You can experience the grief and healing that come along with divorce and begin your new life right now. What is the key to turning a time of adversity into a time of growth and healing? You must be able to view your situation from a positive perspective. If we look for kindness instead of focus on the negative we set out on the path to healing and growth and don’t get stuck in the negative.
1. Let Go of a Need to be Perfect:
It is easy to fall into the trap of over thinking what we did during the marriage that was less than perfect. We not only expect perfection from ourselves but from our ex-spouse. When a marriage ends it isn’t due to the lack of perfection on either spouse’s part.
Do not distract yourself from the joy of life by focusing on your shortcomings or those of your ex-spouse. Push any thoughts you have of who did what wrong out of your head and replace them with positive thoughts.
Doing so will teach you tolerance, for yourself and your ex-spouse. You will be dealing with not only the legal aspects of divorce but changes to your daily lifestyle and the need to adjust to the changes in your relationship with your ex-spouse.
Tolerance and the ability to let go of a need for you or him/her to be perfect means not only respecting your beliefs and values but his/her beliefs and values also. You may not fully understand or agree with their beliefs and values but as long as they are not abusive they have earned your tolerance.
If feelings of frustration with yourself or your ex-spouse creep into your day, take a deep breath, exhale slowly and say to yourself, “no one is perfect” and let it go.
2. Be Nice:
You may find this easier said than done! Especially when your ex-spouse starts pushing your buttons and behaving in what you feel is an unacceptable manner. There will be times during the divorce process and after that you will be tempted to be mean-spirited. If your ex-spouse lashes out at you, it is only natural to want to respond with anger. Doing so only prolongs any conflict which in turn prolongs any stress you feel during the conflict.
You will have people tell you to “take the high road” and they are right. I could get metaphysical and go on and on about the benefits of choosing civility over anger to your soul and body but I won’t. I will keep it short and tell you that I’ve learned from experience that if you respond to a situation with a smile you will feel that smile in your heart.
3. Love the Sinner:
I have a secret to tell you…as much as you dislike your ex-spouse they probably dislike you even more. He/she is going to behave badly toward you at times and make no mistake; he/she is the author of his/her “sins.” But that doesn’t mean he/she is not worthy of civility.
The same goes for you! I’m not advocating that you view yourself or your ex-spouse as a victim and not responsible for bad behavior. What I am suggesting is that you consider the situation and understand that adversity such as divorce can bring out the worst in any of us.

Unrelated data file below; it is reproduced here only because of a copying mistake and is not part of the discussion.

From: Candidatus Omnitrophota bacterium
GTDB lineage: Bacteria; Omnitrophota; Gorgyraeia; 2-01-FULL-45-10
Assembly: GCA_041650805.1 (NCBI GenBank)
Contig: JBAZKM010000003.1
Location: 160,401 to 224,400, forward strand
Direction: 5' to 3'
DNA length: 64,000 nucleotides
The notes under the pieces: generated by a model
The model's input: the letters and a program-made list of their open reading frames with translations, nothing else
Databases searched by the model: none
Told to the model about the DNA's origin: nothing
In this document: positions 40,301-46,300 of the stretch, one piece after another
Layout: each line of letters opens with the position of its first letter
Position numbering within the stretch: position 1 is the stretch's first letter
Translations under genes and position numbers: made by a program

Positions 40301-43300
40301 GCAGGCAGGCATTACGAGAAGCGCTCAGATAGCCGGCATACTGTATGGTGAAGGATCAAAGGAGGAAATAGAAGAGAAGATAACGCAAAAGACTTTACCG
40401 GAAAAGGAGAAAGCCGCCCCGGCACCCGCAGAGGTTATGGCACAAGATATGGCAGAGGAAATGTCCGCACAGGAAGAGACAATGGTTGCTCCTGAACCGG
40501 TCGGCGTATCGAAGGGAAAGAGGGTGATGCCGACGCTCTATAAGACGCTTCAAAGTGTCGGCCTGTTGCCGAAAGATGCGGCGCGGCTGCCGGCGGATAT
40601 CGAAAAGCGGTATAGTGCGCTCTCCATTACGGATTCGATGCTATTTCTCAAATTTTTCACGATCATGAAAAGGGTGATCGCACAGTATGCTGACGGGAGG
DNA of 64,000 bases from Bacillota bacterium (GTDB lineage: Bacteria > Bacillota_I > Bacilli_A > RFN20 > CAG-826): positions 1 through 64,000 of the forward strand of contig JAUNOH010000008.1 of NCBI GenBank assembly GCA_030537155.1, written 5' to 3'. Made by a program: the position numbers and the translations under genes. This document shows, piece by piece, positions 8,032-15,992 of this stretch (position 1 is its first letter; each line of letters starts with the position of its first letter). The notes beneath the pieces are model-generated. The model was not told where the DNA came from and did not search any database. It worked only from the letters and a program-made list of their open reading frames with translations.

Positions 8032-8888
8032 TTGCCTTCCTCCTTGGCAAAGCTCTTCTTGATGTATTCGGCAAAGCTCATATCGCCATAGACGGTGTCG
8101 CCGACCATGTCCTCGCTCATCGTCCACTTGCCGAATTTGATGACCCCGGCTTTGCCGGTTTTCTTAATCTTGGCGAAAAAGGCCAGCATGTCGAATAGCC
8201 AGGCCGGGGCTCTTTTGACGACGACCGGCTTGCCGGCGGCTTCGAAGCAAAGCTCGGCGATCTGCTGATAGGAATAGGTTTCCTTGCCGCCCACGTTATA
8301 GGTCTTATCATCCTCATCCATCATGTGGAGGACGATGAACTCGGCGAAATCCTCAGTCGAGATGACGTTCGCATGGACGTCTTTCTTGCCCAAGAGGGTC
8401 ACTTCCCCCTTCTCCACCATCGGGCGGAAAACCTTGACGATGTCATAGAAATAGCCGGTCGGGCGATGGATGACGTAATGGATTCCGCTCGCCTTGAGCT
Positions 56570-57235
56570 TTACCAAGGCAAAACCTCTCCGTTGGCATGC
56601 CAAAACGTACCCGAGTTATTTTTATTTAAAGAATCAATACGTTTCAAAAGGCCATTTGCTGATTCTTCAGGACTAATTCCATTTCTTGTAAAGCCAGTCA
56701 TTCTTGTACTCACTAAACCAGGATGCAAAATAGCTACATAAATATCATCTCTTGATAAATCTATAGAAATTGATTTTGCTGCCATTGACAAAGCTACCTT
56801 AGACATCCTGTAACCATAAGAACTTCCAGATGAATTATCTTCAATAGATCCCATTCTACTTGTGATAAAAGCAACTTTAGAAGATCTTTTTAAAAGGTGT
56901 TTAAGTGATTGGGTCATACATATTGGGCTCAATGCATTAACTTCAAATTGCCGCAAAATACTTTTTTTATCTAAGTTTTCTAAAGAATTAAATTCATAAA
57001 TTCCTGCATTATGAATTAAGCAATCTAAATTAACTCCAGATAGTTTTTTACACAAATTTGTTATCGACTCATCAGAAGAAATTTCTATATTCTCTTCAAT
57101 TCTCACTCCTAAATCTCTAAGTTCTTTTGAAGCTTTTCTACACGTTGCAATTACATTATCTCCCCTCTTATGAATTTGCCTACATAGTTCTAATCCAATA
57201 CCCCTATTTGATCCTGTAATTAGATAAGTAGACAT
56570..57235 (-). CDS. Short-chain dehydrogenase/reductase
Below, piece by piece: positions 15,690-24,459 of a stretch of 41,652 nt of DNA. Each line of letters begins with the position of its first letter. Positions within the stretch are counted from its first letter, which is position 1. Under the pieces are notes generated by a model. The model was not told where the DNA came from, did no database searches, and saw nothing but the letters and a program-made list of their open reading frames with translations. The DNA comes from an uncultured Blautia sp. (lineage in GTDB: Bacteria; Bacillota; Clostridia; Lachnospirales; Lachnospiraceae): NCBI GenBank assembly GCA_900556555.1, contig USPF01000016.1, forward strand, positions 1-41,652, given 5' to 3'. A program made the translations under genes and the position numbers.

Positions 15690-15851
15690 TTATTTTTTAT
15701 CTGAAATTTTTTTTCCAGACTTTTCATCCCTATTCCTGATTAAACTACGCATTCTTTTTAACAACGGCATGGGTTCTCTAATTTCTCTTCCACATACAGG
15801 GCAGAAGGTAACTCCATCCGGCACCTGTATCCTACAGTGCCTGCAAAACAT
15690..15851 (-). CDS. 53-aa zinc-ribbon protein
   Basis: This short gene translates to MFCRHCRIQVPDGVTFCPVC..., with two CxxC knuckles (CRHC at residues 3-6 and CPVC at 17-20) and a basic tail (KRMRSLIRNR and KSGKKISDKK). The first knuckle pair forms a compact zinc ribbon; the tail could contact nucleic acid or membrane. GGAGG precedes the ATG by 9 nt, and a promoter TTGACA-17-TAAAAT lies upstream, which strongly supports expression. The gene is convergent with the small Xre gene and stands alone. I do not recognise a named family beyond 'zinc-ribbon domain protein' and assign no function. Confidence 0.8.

In this situation you are safe “loving the sinner and hating the sin.” It can be hard, darn near impossible but you need to view your ex-spouse’s bad behavior as something separate from the individual. Don’t get caught up in disliking him/her and responding to his/her bad behavior in an uncivil manner. Doing so only brings you down to his/her level and prolongs your misery.
4. Accept the Things You Can’t Change:
Being happy doesn’t mean that everything is perfect; it just means you have decided to look beyond the imperfections. Divorce, especially an unwanted divorce brings up negative feelings. During this time you will feel fear, discouragement, anxiety, insecurity, anger, confusion, disappointment, depression and dread. And maybe a few other negative emotions that are unique to you.
Divorce is life altering and when we experience change that brings about such negative emotions it is natural to want to fight against the change instead of accepting it and embracing it. My divorce was unwanted. I struggled for years during the marriage to come up with a solution to our marital problems and focused a lot of energy after he left on what I could do to change our circumstance and put the marriage back together.
By doing this I was holding myself back because instead of looking forward I was constantly looking backwards. No one moves ahead when their head is firmly planted in the past! I was lying in bed one afternoon four months after he left when I had an “Aha” moment. I realized, out of the blue that this was my opportunity to be anyone I wanted to be, to do anything I wanted to do, to determine the course my life would take. And, that realization brought with it a sense of excitement.
That is when I accepted my situation and stopped trying to change it. In order to be successful in life, you must accept the fact that everything around us changes and you have to be able to adapt to the change. What is the secret to accepting change? Letting go of our need to control a situation and focusing on things you have control over.
In a divorce situation you have total control over what path your life will lead. I encourage you to focus on defining the kind of life you want going forward, setting goals that will help you attain the kind of life you wish to live and accepting the change you are now experiencing as a positive that will lead to bigger and better for you and your life.